Tuesday, May 13, 2008

Going Back to Egypt

And all the people of Israel grumbled against Moses and Aaron. The whole congregation said to them, "Would that we had died in the land of Egypt! Or would that we had died in this wilderness! Why is the LORD bringing us into this land, to fall by the sword? Our wives and our little ones will become a prey. Would it not be better for us to go back to Egypt?" And they said to one another, "Let us choose a leader and go back to Egypt."

Then Moses and Aaron fell on their faces before all the assembly of the congregation of the people of Israel.

-Numbers 14:2-5

On Pentecost Sunday, I was reminded of just how far the Holy Spirit has dragged me from the deluded, Christian-ish religion of my own construction. For those of you who do not know my background, I came to Lutheranism only recently from a charismatic pentecostal church within the Southern Baptist Convention. For years, I helped to lead the praise music. I participated in the missions. I rejoiced over the church planting and the "creative evangelism". I studied at the feet of the "Promise Keepers" and the "Purpose Driven Church/Life".

...that is, until that humanly devised religion all came crashing down under the weight of the Law and the clear testimony of Holy Scripture.

All of that is still very fresh in my mind. I am a Lutheran that remembers the harsh labor that came with the slavery of Egypt. I remember toiling under the whip of the Law. I remember the heavy burden of humanly-constructed principles, duties, and methods. I wandered through a theological desert for much of my life as I thirsted for truth, but did not find it.

The LCMS, a jewel of American Christianity, has done its share of desert wandering as well. Since her creation, she has battled those who want to go back to Egypt. The supporters of Pietism, Revivalism, and Rationalism have all tried to turn this pilgrimage around and head back to the bondage of error. They do not enjoy the difficult road that Christ has called us to walk. They do not want to be lead by the cloud, the pillar of fire, and the snake on a pole. They want to do things their way by using the wisdom of the world. They want human task masters to tell them to engage in human works. Many times, the faith of the LCMS has faltered because of the advice of these people. Many times, God has permitted our Synod to wander in a desolate theological desert because of our unwillingness to embrace the promised land of the gospel.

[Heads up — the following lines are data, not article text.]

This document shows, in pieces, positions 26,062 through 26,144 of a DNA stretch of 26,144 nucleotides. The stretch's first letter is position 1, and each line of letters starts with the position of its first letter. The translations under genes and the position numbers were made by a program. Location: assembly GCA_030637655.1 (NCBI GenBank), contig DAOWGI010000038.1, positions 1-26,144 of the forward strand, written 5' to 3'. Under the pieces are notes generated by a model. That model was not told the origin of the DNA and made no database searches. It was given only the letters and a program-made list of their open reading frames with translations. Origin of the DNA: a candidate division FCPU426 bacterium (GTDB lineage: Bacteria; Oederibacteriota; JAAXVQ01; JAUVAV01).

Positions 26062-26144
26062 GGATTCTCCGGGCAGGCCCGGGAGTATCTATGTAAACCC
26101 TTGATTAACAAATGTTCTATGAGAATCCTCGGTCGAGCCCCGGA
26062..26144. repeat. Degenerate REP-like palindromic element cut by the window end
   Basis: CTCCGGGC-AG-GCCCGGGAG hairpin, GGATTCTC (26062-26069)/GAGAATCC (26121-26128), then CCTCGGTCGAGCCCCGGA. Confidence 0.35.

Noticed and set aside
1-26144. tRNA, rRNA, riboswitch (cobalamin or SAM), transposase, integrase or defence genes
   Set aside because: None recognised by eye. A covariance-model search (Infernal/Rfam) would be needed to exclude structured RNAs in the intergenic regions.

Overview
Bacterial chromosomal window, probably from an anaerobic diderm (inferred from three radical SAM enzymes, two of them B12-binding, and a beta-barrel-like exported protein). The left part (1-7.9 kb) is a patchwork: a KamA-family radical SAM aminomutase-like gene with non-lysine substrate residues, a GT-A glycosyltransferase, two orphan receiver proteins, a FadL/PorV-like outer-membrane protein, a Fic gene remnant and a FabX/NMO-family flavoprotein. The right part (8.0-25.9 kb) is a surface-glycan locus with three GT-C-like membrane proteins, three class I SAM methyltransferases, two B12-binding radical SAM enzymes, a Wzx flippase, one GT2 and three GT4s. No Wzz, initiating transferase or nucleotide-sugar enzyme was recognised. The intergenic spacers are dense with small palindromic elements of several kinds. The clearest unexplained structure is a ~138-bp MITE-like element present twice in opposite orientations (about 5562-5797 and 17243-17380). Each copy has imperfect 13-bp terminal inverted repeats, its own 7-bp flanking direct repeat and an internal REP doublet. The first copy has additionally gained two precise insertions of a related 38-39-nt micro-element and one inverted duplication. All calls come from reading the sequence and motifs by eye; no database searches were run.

Yet again, we are at the edge of the desert, but there are complaints. After all that we Lutherans have suffered as keepers of the apostolic faith, we have those who want to appoint new leaders and go back to Egypt.

Well I remember Egypt. I am worried that some of my Lutheran brothers are speaking Egyptian on their websites, at their conferences, in their churches, and through their missionnal programs. I vividly remember what it was like to work in Egypt. Now that I am free, I am alarmed at all the Egyptian being spoken by the people of Israel. I thought that I had left the ways of the SBC behind me. As I research many of the missional initiatives in the LCMS, I am amazed at how Baptist it all sounds. The problem is that members of the LCMS are borrowing methodologies from non-Lutheran church bodies.

What is the problem with that?

Any methodology is built upon a foundation of agreed upon truths and concepts. If the foundational concept is flawed, then the methodology will also be flawed. When you accept a methodology, you must accept the foundational principles on which that methodology is built. You may not agree with them (or even be aware of them), but the principles exist.

Keep that in mind as you think about the foundational principles of the churches that have spear-headed the modern missional movement. How did these churches, primarily those among the UMC and SBC, develop this missional methodology? Think of it as a theological pyramid that shows the progression of a group's theology. At the base are its core beliefs and understandings. Built on that is the group's practice. On the top of this structure is that belief's inevitable conclusion. In the case of modern generic protestantism, you find modern missional methodology. That methodology stands like a capstone on the foundation that elevates it. You cannot seperate the pyramid. You get everything or nothing.

I really want to reach lost people ...but I am asking for more than that. I want a higher standard. I want to create a church that is both "missional" in that it delivers the Gospel to the nations and "custodial" in that it cares for the faithful and preserves the one true faith. She cannot do both with the current missional pyramid because it was designed using a foreign dogma that neglects true doctrine and the spiritual health of the faithful.

I put three questions to my brothers and sisters in the LCMS:

1. If we adopt a foreign methodology, what foundational errors do we have to accept in order to support it?

2. What does the Lutheran theological pyramid look like?

3. How does that solid Lutheran foundation make our methodology different from everyone else?

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